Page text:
Tuesday, December 08, 2015

TECHNOLOGY - Christmas 2015

1. LAUSANNE, SWITZERLAND—Researchers from the Idiap Research Institute of the Ecole Polytechnique Fédérale de Lausanne and the Digital Humanities Laboratory of the College of Humanities are working with Maya epigraphers to create a digital catalog of Mayan hieroglyphs from the three codices that survived the Spanish conquest. They have analyzed thousands of symbols, some of which have been drawn in different ways over time and in different regions. “Each image tells a story. Sometimes we can guess their meaning with the help of people who still speak this language today, and also by using glossaries,” Idiap researcher Rui Hu said in a press release. This new tool will help scholars quickly identify a hieroglyph and its meaning, and see what common combinations of symbols in a block of text are. “This research is of great interest to Mayanists, given the potential of such novel multidisciplinary approaches for overcoming obstacles resulting from applying more traditional methods,” explained Carlos Pallán Gayol of Bonn University. The project could one day lead to a machine translation tool for Mayan iconography and writing. To read more about Mayan hieroglyphs, go to "The Maya Sense of Time."  More Information ..http://www.archaeology.org/news/3846-151102-maya-hieroglyphs-technology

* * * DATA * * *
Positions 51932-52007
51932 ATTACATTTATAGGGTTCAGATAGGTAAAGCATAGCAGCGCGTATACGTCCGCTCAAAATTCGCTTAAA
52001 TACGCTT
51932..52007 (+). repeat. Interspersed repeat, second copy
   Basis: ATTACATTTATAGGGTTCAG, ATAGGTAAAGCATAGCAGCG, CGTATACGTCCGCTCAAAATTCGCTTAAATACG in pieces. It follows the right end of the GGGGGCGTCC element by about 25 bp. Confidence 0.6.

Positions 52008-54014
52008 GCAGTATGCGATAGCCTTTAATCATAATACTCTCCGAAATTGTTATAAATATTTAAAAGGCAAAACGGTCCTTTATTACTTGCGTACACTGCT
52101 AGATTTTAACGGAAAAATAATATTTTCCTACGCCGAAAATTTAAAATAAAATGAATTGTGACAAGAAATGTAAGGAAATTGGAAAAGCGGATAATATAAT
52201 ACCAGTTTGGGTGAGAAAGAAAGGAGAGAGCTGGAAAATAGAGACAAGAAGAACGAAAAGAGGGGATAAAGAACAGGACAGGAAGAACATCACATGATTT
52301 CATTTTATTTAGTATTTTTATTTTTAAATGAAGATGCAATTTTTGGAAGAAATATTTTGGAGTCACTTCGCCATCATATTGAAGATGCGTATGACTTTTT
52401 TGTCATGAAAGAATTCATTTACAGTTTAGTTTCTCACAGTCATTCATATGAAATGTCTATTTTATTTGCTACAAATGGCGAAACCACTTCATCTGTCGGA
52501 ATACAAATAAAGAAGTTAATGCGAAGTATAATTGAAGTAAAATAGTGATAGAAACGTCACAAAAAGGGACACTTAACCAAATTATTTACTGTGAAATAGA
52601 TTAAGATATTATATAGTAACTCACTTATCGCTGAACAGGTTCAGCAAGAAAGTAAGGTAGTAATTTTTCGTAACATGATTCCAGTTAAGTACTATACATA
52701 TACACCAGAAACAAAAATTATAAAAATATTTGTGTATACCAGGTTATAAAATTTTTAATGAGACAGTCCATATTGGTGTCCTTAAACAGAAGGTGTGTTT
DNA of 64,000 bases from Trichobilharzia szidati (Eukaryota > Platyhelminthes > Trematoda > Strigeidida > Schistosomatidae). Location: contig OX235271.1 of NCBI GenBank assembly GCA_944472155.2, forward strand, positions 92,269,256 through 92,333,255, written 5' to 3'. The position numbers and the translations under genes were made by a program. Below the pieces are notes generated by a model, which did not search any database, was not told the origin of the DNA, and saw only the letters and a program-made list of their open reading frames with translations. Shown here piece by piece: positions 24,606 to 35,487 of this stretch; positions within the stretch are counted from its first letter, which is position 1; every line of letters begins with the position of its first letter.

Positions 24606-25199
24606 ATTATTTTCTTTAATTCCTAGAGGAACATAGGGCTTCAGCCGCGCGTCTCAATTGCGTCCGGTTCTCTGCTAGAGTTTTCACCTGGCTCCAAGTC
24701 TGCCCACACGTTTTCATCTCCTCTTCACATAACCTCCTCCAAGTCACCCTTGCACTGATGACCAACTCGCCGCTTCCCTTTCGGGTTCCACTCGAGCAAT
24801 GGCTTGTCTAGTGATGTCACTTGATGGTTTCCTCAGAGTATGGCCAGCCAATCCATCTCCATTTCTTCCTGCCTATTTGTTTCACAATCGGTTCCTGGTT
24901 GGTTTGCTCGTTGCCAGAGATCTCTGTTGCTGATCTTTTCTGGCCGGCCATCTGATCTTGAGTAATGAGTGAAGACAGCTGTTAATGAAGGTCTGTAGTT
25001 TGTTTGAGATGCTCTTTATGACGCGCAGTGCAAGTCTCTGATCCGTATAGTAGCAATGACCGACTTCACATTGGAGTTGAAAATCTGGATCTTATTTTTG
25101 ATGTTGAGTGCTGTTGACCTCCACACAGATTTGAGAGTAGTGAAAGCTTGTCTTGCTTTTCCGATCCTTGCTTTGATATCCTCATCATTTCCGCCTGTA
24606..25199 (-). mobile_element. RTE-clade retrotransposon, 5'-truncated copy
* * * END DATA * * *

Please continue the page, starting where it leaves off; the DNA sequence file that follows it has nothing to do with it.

2. TULSA - Archaeology Magazine September/October 2015. Bob Pickering has been working for
years on West Mexican figures taking a unique approach in forensic authentication by examining the internal surface of these ceramics with an endoscope. Specifically Pickering has been looking in layman's term bug casing that can be tested as organic material by a laboratory equipped for carbon dating. Considering that most of these objects are cleaned leaving them without critical surface data for testing this approach is brilliant in its simplicity. Pickering believes these shaft tomb figures offer us a "snapshot" on the past revealing how this culture lived and died.  Certainly his approach approach can provide a definitive methodology for authenticating these objects. It is certain that such unassailable technology will create ambivalence for many curators and collectors. To know or not to know is the question. Pickering has an upcoming book which we will feature in a subsequent newsletter. Frankly I can't wait to see it.

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